Communities Secretary Eric Pickles is today bringing an end to heavy handed rules that can mean people who leave their house empty for more than six months risk having it seized by their local authority.
In 2006, the previous Government introduced ‘Empty Dwelling Management Orders’. They allow councils to take over properties that have been empty for as little as six months.
- the home does not have to be blighted or boarded up to be taken over, just empty for six months - including homes of the deceased
- councils have the right to seize furniture, fixtures and fittings, when the home is taken over, including where the home has been left empty for a period after the owner has died
- homes already on the property market can be seized if councils believe the asking price is “unrealistic”.
In order to protect civil liberties, Mr Pickles is today introducing powerful safeguards to restrict the use of Empty Dwelling Management Orders.
- they will be limited to empty properties that have become magnets for vandalism, squatters and other forms of anti-social behaviour - blighting the local neighbourhood
- a property will have to stand empty for at least two years before an Empty Dwelling Management Order can be obtained, and property owners will have to be given at least three months’ notice before the order can be issued.
Mr Pickles is concerned that councils have used the Orders to instigate action against homeowners that is inappropriate, including against people in vulnerable situations. Councils have, for example, attempted to use the powers against a homeowner whilst she was caring for her injured daughter in France; to take over an Order being used against the house of a 96 year old as soon as he passed away in a nursing home; and against a divorcee, who faced action because he only lived in the property at weekends to visit his estranged children.
These new safeguards will ensure that responsible homeowners do not face having their properties seized. Mr Pickles said it is wrong that a bereaved family could face having their loved one’s home seized for a period if there is a delay in them deciding what to do with it.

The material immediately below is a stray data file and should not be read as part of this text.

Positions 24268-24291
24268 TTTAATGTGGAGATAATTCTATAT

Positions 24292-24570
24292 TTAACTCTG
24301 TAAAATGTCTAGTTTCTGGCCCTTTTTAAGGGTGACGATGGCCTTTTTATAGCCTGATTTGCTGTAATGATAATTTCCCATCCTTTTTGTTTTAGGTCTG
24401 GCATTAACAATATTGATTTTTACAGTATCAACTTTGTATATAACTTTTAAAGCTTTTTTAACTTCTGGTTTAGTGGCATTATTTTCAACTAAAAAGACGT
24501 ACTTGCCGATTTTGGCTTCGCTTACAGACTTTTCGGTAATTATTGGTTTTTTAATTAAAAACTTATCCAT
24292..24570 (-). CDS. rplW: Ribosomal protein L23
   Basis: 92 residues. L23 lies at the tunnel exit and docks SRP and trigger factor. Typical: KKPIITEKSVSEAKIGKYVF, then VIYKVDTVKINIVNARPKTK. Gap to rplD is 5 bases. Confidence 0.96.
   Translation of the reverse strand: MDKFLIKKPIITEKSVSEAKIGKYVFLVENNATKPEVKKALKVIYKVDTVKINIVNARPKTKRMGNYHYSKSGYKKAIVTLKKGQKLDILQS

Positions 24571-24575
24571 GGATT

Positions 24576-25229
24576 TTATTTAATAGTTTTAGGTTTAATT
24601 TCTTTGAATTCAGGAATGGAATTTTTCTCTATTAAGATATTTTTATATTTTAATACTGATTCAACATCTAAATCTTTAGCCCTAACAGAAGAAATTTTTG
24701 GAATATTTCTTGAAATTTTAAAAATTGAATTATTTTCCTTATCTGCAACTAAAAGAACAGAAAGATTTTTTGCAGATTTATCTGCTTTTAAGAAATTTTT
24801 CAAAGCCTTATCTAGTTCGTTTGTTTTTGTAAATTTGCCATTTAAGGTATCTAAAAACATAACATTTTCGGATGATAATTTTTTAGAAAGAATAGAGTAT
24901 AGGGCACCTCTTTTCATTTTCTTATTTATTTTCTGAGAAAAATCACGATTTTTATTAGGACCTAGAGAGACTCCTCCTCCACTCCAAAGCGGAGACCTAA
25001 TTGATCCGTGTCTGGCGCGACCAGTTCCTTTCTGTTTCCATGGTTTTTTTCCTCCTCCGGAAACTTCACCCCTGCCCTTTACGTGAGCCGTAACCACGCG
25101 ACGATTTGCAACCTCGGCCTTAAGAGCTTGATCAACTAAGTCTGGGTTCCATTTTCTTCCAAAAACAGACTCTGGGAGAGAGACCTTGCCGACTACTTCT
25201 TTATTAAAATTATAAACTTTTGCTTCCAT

The move comes as the Government prepares to introduce wider plans to bring back into use many of the 300,000 properties in England that have been empty for a long period of time.
From next year, councils will have a new incentive to bring empty properties back into use through a New Homes Bonus, under which the Government will match the council tax raised from any council tax collected from a property that previously stood empty.
Communities and Local Government Secretary, Eric Pickles, said:
There is a case for action to put boarded-up and blighted properties back into use. But these draconian and heavy-handed state powers have allowed councils to seize private homes in perfect condition, including their fixtures and fittings, just because the homes have been empty for a short while.
The Coalition Government is standing up for the civil liberties of law-abiding citizens. Fundamental human rights include the right to property. People suffering the loss of a loved one should not have to endure the added indignity of having their home seized because of a delay in them deciding what to do with it.
That’s why the new Government is introducing new safeguards that mean the rights of responsible homeowners will be protected, while allowing action to be taken against genuine derelict buildings which blight neighbourhoods.
Notes to editors
1. The Government will use secondary legislation to introduce safeguards that restrict the use of Empty Dwelling Management Orders 2006, and will be engaging with interested parties on the extent of the changes.
2. In 2006, the previous Government introduced new ‘Empty Dwelling Management Orders’ (EDMO) that give town halls the power to take over the management of private homes which have been empty for as little as six months.
There are two types of EDMO - an interim EDMO which lasts for a year during which time the local authority must try to work with the owner to get the property back into use. If no agreement is reached the local authority can make a final EDMO which can last for up to seven years.
The home does not have to be run down or uninhabitable to be seized, merely empty for six months.
Homes of the deceased can be confiscated for up to seven years, even if inheritance issues are not yet finalised. The regulations allow for the home of a deceased person to be seized at any point after six months from the ‘grant of representation’ (the proof of legal authority allowing a personal representative to start administering an estate).
The council is not obliged to obtain a market rent, but in most cases can still deduct all their running costs from the rent.
Tenants in the home still have contractual and legal rights of occupancy, making it more difficult to return the property to the owner if the Order is revoked.
3. In guidance issued in 2009, the previous Government called for local authorities to make use of these powers. The guidance can be found at http://www.emptyhomes.com/usefulresources/edmos.html.
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